Friday, April 22, 2005

Recruiting Blunders - Employers Listen Up

In a talent short market, there is a premium on well qualified candidates. One place were employers notoriously drop the ball is in the length of time that it takes to process candidates. Once you are presented with qualified talent, as an interested prospective employer you need to MOVE that candidate quickly through the process. Most interviewing, selection and hiring processes are multi-step and can be lengthy if there are busy people with full schedules on the list of those whom a candidate needs to meet.

My message is this. YOU can't afford to sit on the credentials of a candidate for three weeks before you get them into the interviewing queue. I recently had a large regional health system sit on a candidate for almost 5 weeks before the first interaction with him. It was not a surprise that by the time this health system had advanced the candidate through their process enough to be ready for an onsite interview - he was gone. He dropped out of sight and couldn't supply an interview date. It turns out he was negotiating another offer.

Suggestions for assuring you have a pioneering hiring process - develop a timeline that you apply to every candidate and stick to it. It might look like this:

Steven Steps to Hiring - 31 Days (Max) to an Offer

1) Resume screened and potential candidate identified - the clock starts ticking.
2) Within 24-48 hours initial conversation with a representative from your company.
3) If after the first phone screen another is required with additional representatives assure it is scheduled within 5 to 7 days. If this can't be accomplished then substitute the designated interviewer with another.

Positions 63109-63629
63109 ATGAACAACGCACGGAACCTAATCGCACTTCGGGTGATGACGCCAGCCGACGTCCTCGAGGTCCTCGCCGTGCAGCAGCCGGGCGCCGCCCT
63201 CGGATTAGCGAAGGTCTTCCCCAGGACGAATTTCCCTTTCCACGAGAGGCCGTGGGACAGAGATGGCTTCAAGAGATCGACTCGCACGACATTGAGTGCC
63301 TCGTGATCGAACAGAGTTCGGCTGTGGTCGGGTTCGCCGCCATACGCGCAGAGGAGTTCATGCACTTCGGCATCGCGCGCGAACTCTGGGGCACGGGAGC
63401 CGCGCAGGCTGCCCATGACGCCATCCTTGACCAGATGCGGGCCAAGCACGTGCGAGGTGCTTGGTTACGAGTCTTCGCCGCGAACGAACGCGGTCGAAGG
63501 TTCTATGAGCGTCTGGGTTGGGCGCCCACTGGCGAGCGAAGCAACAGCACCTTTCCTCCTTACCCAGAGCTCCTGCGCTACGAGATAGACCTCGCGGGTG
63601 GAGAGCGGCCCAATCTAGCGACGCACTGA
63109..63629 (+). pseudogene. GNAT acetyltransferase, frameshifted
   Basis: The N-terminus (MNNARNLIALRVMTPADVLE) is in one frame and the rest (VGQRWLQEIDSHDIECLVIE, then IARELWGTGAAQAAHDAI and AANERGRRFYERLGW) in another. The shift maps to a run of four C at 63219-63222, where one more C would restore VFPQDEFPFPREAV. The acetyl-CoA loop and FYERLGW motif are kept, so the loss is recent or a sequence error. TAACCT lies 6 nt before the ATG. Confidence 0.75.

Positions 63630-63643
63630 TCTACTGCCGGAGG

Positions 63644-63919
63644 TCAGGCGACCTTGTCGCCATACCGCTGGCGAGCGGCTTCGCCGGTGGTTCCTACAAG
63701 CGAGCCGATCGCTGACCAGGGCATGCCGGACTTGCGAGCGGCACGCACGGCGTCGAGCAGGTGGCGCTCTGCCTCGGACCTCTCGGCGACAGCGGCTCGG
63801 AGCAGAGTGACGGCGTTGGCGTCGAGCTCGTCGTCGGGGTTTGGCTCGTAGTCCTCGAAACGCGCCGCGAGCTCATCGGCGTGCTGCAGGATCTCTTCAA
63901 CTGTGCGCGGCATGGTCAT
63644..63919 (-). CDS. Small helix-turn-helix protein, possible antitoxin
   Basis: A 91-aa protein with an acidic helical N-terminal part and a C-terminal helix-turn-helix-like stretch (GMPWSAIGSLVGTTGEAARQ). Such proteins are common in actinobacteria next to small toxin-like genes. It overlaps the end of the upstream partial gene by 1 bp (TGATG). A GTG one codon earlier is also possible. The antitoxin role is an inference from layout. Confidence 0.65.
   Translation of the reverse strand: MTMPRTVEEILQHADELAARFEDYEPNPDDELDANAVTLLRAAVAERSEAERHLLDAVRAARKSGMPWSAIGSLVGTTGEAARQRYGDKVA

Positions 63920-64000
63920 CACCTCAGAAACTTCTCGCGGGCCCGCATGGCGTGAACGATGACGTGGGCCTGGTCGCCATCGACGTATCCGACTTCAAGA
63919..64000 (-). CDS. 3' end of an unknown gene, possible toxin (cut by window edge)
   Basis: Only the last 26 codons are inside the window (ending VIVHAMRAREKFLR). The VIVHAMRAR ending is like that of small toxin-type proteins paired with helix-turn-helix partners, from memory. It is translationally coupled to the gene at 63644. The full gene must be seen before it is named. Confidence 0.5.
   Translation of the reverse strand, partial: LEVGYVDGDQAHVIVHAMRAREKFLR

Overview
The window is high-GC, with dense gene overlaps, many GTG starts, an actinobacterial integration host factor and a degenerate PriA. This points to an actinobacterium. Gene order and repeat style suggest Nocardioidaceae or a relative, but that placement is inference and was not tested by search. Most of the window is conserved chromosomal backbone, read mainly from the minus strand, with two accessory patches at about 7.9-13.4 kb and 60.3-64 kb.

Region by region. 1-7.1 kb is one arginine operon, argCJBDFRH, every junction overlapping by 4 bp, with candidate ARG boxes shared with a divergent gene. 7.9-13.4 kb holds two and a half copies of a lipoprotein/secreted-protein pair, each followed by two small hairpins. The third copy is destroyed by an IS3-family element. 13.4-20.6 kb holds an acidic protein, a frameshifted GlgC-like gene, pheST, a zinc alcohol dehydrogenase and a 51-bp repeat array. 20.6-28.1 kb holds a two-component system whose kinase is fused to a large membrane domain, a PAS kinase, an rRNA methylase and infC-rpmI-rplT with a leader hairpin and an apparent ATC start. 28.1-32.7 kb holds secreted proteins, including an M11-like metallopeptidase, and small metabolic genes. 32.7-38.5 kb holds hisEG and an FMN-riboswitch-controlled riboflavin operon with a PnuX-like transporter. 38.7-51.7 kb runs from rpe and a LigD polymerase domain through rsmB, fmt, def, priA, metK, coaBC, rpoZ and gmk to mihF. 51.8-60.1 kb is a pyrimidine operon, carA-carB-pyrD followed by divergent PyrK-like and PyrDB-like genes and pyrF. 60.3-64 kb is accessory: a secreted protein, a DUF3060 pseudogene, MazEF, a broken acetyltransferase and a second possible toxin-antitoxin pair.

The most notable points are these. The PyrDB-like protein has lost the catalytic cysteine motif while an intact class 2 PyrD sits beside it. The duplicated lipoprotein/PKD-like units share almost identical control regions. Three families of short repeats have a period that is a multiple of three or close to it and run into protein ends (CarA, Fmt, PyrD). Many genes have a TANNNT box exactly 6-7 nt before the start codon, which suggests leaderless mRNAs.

4) If the second phone screen is successful and there is interest in interviewing a candidate in person schedule the onsite interview within 5 to 10 business days of the 2nd phone screen.

Note: If you have a committee involved in your decision making process develop a procedure where you can have them make decisions without needing to have a formal meeting. Develop a way that they can make recommendations about candidates to advance without their needing to get together in a formal setting.

5) The first onsite interview should include as many key decision makers as possible. If you are concerned that the candidate might not interview well and don't want to involve too many people in the process then include a step in the schedule where the interview can be "cut short" and the rest of the schedule aborted if the candidate just isn't a fit.

6) If a second onsite interview is required it too should occur not later than 5 to 10 business days after the first onsite. This day should include anyone left who needs to meet and weigh in on the hiring decision.

7) Within 48 hours of the second onsite - be prepared to issue and offer or to decide to pass.

This gives the candidate a clear sense of steady and continuing interest. Even if they are evaluating other offers, your aggressive schedule doesn't give them or you time to dawdle.